Landscapes brown logo example

4. Be unique

There’s a distinction between creating a logo in line with your industry and imitating your competitors. Being unique is important for your brand, ensuring customers that you provide a product or service that nobody else can match. Whether that’s a developing fresh take on an industry standard, using a different shade of a similar color, or bringing in a logo shape your competitors don’t use, that unique twist can go a long way in making your logo memorable to customers.

5. Choose your colors wisely

There’s a science, and a bit of psychology, behind the colors used in brand logos. Each color conveys significant meaning, evokes certain emotions, and motivates customers to take a desired action. For example, you’ll see a lot of food brands use red because this color is believed to induce hunger. You’ll also see a lot of financial brands use green, the color of money, or blue, which suggests trust and stability. Learn more about how to choose a color palette for your brand.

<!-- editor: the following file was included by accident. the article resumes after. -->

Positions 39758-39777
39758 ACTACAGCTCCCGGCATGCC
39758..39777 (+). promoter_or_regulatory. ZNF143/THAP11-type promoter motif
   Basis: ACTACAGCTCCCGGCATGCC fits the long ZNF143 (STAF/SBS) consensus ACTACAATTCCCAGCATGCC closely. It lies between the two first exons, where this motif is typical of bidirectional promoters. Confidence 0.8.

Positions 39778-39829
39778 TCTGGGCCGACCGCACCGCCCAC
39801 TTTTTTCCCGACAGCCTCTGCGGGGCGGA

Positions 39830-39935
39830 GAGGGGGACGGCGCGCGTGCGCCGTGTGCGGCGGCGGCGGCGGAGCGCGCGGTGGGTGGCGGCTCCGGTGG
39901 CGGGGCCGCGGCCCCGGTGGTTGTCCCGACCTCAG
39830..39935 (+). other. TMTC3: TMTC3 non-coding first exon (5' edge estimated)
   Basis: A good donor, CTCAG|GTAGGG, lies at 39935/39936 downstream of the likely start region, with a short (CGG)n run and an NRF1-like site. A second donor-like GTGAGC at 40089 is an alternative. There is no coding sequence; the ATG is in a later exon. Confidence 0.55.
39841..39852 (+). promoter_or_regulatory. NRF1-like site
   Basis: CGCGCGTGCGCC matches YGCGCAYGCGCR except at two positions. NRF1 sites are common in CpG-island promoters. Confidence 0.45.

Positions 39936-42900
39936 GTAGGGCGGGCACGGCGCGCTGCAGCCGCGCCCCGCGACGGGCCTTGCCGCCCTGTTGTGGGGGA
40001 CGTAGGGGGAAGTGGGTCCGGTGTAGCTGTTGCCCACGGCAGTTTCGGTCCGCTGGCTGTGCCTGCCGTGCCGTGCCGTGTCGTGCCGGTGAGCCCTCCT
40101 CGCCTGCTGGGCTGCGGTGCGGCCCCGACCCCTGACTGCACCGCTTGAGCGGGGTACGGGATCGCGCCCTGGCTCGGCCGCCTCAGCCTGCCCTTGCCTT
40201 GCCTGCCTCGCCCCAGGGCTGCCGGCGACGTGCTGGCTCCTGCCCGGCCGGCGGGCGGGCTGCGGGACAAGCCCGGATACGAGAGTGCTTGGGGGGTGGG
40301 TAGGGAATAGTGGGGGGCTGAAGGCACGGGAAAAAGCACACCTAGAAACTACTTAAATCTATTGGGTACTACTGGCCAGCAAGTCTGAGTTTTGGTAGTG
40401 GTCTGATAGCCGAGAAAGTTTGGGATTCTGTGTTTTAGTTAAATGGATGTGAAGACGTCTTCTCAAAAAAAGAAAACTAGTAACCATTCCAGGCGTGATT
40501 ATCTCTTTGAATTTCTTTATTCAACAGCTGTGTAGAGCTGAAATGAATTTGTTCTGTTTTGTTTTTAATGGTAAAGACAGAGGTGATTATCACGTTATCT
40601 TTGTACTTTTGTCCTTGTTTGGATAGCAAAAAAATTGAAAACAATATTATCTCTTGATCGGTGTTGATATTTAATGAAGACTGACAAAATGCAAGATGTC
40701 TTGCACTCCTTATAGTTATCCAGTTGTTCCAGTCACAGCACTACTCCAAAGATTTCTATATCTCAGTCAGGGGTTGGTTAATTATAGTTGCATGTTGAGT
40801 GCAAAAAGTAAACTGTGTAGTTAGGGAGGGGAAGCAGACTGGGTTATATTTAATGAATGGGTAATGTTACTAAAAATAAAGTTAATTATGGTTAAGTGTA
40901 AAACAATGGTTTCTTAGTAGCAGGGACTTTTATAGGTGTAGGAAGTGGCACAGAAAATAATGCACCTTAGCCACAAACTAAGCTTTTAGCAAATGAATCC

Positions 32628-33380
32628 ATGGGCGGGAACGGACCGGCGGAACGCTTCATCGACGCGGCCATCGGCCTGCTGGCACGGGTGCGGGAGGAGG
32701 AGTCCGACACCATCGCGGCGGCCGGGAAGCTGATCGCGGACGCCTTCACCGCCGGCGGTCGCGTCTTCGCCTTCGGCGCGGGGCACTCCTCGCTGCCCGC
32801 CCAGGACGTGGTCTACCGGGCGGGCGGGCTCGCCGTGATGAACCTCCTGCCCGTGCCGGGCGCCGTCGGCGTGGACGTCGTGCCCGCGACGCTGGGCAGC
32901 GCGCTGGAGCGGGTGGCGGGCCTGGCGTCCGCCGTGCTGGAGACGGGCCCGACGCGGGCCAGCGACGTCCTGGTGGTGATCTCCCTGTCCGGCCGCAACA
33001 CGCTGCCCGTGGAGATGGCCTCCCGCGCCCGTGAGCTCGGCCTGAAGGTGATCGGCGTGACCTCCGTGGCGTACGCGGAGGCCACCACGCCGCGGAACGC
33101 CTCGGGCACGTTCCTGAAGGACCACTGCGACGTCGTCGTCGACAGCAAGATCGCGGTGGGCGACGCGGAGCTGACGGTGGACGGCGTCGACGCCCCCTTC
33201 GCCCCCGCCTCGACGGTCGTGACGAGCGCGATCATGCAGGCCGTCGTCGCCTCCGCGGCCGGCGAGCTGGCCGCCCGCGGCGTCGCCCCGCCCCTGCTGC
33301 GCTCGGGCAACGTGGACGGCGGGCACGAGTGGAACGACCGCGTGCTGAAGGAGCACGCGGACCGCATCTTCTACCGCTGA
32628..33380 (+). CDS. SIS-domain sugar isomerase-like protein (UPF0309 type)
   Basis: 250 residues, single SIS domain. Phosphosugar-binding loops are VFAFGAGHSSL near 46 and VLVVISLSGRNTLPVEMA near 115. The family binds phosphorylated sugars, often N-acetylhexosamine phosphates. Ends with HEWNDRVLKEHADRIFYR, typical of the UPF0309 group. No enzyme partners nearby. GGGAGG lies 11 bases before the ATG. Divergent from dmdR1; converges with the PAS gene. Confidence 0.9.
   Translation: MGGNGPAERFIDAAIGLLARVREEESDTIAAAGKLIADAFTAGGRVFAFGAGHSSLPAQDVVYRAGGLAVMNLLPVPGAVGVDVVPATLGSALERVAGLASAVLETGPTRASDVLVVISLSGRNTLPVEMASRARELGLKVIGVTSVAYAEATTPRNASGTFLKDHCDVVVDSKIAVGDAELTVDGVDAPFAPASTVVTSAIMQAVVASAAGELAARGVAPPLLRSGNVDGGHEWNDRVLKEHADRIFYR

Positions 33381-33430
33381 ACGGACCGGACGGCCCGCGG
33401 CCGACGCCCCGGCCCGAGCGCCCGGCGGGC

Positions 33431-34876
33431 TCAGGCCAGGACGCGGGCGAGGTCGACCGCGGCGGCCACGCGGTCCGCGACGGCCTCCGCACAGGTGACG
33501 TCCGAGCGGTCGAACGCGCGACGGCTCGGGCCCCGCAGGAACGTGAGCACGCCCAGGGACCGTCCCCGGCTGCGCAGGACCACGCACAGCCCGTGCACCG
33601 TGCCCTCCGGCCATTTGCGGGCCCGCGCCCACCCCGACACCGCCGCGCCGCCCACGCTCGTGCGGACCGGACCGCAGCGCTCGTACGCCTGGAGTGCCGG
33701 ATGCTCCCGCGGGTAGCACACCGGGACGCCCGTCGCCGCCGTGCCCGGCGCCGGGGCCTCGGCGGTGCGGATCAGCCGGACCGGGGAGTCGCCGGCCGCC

Squareone blue logo example

6. See what it will look like in black and white

While you’ll use your full-color logo in most instances, you may need to use an all-black, all-white, or grayscale version. This will come up while creating company giveaways, as some items can only handle one-color printing, or if you need to use your logo on a color background that will make your logo difficult to read.

7. Use the space you have

Many logos have space underneath to add a tagline that sums up their business or brand. If you don’t have a tagline or don’t want to add a tagline to your logo, use that space instead of leaving it empty. Take up as much of the allotted space as possible to ensure maximum impact of your logo on the audience.

8. Use negative space to your advantage

Have you ever heard of the “hidden” arrow in the FedEx logo? That’s the perfect example of good use of negative space. Negative space refers to the empty white areas in a logo, whether between letters or between the wordmark and a shape or icon, that can create new shapes on their own. In the FedEx case, this is the appearance of an arrow shape between the E and the X, signifying the company’s core mission as a delivery service.
You can achieve something similar while working on your logo by finding ways to utilize negative space to reinforce your branding. For example, if you run a charitable organization, the negative space between letters can form the shape of a heart to signify care and compassion.

fedex logo example
Photo by Bannon Morrissy on Unsplash

9. Prioritize readability